Saturday, April 22, 2017

Hill Country Blues - Graves

David Kimbrough, Musician
Obituary, The Clarion Ledger, 1998

HOLLY SPRINGS — David "Junior" Kimbrough, 67, a professional musician and a former employee of Holly Springs John Deere Tractor & Equipment Co., died of heart failure at Holly Springs Memorial Hospital on January 17, 1998. 

Services were noon the following Saturday at Doxey Auditorium, Rust College, with burial in Kimbrough Chapel Missionary Baptist Church Cemetery in Hudsonville.

Visitation was at eleven a.m. the following Friday at J F Brittenum & Son Funeral Home.

Kimbrough was a Holly Springs native. He was a member of Kimbrough Chapel M.B. Baptist Church. According to his daughter, Patricia Hawthorne of Memphis, he played blues guitar since the 1950s, but his music gained popularity in the 1990s after recording his first album, Do the Rump.  He played blues festivals throughout the United States and Europe and was featured in Newsweek and National Geographic.

“He loved people and playing in juke joints,” she said. “His life was playing for the audience.”  She said her father's last recordings will be released this year. "He is a legend in North Mississippi blues," she said. "Through his music, his legend will live on."

Survivors include: wife, Mildred; sons, the Rev Larry Kimbrough of Abilene, Texas, Da-vid Malone of Memphis, Kent Malone of Chulahoma and Robert Malone and Larry Washington, both of Holly Springs; daughters, Addie Boga and Patricia Hawthorne, both of Memphis, Effie Gray of Aurora, Ill., and Shirley Richmond of Byhalia; and 42 grandchildren and 16 great-grandchildren.

So You Want to Visit?

To get to Kimbrough Chapel Missionary Baptist Church Cemetery from Holly Springs, head north on Highway 7 going towards Bolivar, Tennessee. After about ten miles take a slight left onto Clear Creek Road. The look for Kimbrough Chapel Road on the left and  the address is 1182 Kimbrough Chapel Rd, Lamar, MS 38642.  

Good cemetery hunting!!

The Grave of Johnny Woods 
Hill Country Harmonica Legend 

So You Want to Visit?
He is buried at 
1327 Aiken Road
Carter Sunset Memorial Gardens 
Tyro, Tate County, Mississippi
3866834.634267, -89.721498

The Grave of R.L. Burnside 

(23 November 1926-1 September 2005)

R.L. (Rural) Burnside is buried in the cemetery behind Free Springs C.M.E. Church in Harmontown, Panola County, Mississippi. To get to the Free Springs C.M.E. Church, turn south from Highway 310 onto County Road 511. The GPS location of the turn off is N 34º 32.213’ W 89º 39.018’. 34.519227, -89.652285.

The Graves of Sid Hemphill and Rosa Lee Hill
Sid Hemphill and Lucious Smith recording for Alan Lomax in 1959 
Sid Hemphill (1876 - 1963) was an American blues multi-instrumentalist and bandleader who played in his own string band mainly in Mississippi. He recorded for Alan Lomax in 1942 and again in 1959.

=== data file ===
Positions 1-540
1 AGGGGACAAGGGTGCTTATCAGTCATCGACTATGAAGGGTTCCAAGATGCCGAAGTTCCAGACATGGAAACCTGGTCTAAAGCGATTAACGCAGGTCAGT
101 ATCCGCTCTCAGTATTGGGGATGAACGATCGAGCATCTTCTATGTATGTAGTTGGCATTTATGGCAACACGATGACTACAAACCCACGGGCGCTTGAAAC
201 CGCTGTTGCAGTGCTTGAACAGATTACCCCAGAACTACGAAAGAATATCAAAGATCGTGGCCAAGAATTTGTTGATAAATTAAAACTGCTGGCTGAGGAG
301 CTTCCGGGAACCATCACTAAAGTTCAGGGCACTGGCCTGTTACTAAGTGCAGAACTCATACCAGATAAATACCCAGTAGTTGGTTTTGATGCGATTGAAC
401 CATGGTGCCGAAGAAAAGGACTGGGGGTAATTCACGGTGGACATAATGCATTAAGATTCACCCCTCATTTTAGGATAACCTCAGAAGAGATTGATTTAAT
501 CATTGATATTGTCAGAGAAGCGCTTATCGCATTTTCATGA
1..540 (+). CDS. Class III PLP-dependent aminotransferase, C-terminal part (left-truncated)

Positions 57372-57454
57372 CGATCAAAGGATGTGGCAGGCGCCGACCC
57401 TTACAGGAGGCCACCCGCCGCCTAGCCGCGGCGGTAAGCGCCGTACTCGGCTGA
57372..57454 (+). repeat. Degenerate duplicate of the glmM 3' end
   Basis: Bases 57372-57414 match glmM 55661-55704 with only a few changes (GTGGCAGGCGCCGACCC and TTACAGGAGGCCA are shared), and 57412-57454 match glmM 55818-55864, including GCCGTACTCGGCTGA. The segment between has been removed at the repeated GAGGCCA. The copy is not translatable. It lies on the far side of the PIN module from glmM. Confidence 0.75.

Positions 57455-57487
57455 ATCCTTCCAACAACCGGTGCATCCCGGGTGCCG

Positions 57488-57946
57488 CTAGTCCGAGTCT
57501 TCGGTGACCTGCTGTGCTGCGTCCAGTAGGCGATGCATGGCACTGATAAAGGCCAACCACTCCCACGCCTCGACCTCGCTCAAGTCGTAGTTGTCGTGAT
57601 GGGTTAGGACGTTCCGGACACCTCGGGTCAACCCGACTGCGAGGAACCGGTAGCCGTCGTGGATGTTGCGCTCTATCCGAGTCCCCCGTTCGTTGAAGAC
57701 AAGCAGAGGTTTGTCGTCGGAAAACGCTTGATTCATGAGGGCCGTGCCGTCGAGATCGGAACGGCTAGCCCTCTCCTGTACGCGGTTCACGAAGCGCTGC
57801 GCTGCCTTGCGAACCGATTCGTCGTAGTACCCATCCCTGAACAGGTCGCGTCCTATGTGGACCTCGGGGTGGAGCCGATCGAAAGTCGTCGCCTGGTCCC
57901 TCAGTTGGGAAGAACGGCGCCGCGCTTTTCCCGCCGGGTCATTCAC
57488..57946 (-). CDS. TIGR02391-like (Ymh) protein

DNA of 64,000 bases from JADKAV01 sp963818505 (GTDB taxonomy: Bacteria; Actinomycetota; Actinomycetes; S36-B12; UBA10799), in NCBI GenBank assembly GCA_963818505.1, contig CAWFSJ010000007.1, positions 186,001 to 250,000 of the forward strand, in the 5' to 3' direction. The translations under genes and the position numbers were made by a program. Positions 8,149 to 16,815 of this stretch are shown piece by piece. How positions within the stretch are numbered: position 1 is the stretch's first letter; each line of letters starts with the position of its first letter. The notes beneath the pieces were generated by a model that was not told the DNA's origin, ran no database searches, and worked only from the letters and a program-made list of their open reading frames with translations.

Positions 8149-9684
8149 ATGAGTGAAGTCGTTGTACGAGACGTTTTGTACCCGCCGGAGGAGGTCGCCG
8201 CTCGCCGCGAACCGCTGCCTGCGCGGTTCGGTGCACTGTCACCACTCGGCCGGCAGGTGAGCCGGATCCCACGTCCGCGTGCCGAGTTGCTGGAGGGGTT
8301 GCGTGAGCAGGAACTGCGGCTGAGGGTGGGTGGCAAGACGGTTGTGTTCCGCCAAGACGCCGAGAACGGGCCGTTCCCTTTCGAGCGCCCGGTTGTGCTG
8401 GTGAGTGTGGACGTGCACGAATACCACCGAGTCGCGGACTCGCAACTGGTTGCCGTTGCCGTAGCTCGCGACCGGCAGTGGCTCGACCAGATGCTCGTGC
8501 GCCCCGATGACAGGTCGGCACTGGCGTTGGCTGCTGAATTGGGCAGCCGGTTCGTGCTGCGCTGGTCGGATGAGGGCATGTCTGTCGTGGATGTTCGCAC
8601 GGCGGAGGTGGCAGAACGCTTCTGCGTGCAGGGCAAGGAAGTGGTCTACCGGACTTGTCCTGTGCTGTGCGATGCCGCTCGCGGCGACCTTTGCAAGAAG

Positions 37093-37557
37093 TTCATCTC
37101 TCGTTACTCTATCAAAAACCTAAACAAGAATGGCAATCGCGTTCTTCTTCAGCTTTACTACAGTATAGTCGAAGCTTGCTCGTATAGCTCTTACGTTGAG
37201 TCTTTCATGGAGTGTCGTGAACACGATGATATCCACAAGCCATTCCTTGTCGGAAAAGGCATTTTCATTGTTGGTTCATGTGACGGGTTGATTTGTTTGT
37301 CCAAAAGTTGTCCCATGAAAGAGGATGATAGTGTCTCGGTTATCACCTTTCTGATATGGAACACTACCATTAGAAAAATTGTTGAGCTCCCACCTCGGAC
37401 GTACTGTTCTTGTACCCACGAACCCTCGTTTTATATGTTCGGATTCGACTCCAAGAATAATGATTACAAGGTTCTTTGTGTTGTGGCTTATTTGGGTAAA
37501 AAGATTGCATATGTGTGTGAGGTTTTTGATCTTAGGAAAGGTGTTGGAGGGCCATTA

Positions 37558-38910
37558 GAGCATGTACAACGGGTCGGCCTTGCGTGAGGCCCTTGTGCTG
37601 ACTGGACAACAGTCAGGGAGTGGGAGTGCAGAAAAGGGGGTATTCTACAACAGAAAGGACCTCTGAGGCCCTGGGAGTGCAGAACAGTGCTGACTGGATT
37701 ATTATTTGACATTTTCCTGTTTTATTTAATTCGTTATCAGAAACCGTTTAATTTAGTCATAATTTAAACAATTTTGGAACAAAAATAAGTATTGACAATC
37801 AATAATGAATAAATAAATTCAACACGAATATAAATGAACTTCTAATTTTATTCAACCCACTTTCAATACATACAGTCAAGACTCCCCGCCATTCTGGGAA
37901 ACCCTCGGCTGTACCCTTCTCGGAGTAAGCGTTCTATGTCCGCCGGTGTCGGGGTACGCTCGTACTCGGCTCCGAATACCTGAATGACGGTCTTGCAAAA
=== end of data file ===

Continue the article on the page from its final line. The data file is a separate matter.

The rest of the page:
Born in Panola County, Mississippi, Hemphill was the son of a slave fiddle player, crafted instruments, and was a blind musician. Trained as a multi-instrumentalist, he could effectively play fiddle, banjo, guitar, jaw harp, piano, organ, quills, and the cane fife, while also penning songs.

Hemphill and his string band, composed of Alex "Turpentine" Askew (guitar), Lucious Smith (banjo), and Will Head (fiddle), played a combination of blues, popular music, and spirituals for both black and white audiences mainly in Northern Mississippi. The same group also identified as a fife and drums band, with music infused in European military drum tradition and African polyrhythms, talking drum influences.  According to blues writer Edward Komara, Hemphill's quill playing was highly syncopated and offered the closest connection to traditional African music.

Field collector and ethnomusicologist Alan Lomax traveled to Senatobia to seek out Hemphill after a local string bandleader described him as the "boar-hog musician of the hills”, also proclaiming him as "the best musician in the world".  On August 15, 1942, Lomax recorded 22 songs and an interview with Hemphill and his group. Although the group identified as a string band, for the recordings they played fife and drums Lomax recorded two further tracks with Hemphill when he revisited him in 1959.  Music critic Amanda Petrusich noted in a review for Pitchfork that "Hemphill's work incorporates attributes of the Mississippi Hill Country’s better-known traditions (the droning guitar blues mastered by McDowell, R.L. Burnside, and Junior Kimbrough, and the fife-and-drum music practiced by Otha Turner, Napolian Strickland, and Hemphill himself)", which differs from the neighboring Delta blues.  His best-known song "The Eighth of January" became the basis for Johnny Horton's hit "The Battle of New Orleans".

© Michael Duer 1995
Hemphill died in 1963, having never commercially record any of his songs for release in his lifetime. Nonetheless, his two field sessions with Lomax were made more accessible by the release of the compilation album The Devil's Dream in 2013. Other members of the Hemphill family also became musicians, including his daughter Rosa Lee Hill, and his paternal granddaughter, Jessie Mae Hemphill, a pioneering guitarist.

Sid Hemphill and his daughter Rosa Lee Hill are buried at New Salem Baptist Church Cemetery in Senatobia, Tate County, Mississippi.  All photos of the church cemetery courtesy of Michael Duer, whose determined taphophilia proved most unique in documenting the burial grounds of the blues.  You can see some more of his still images HERE 

New Salem Baptist Church Cemetery

532 Salem Rd, Senatobia, MS 
3866834.582923, -90.045369

The Grave of Jessie Mae Hemphill

Clarion Ledger, July 24, 2006.

Senatobia Memorial Cemetery
Senatobia, MS

34.59307, -89.96845

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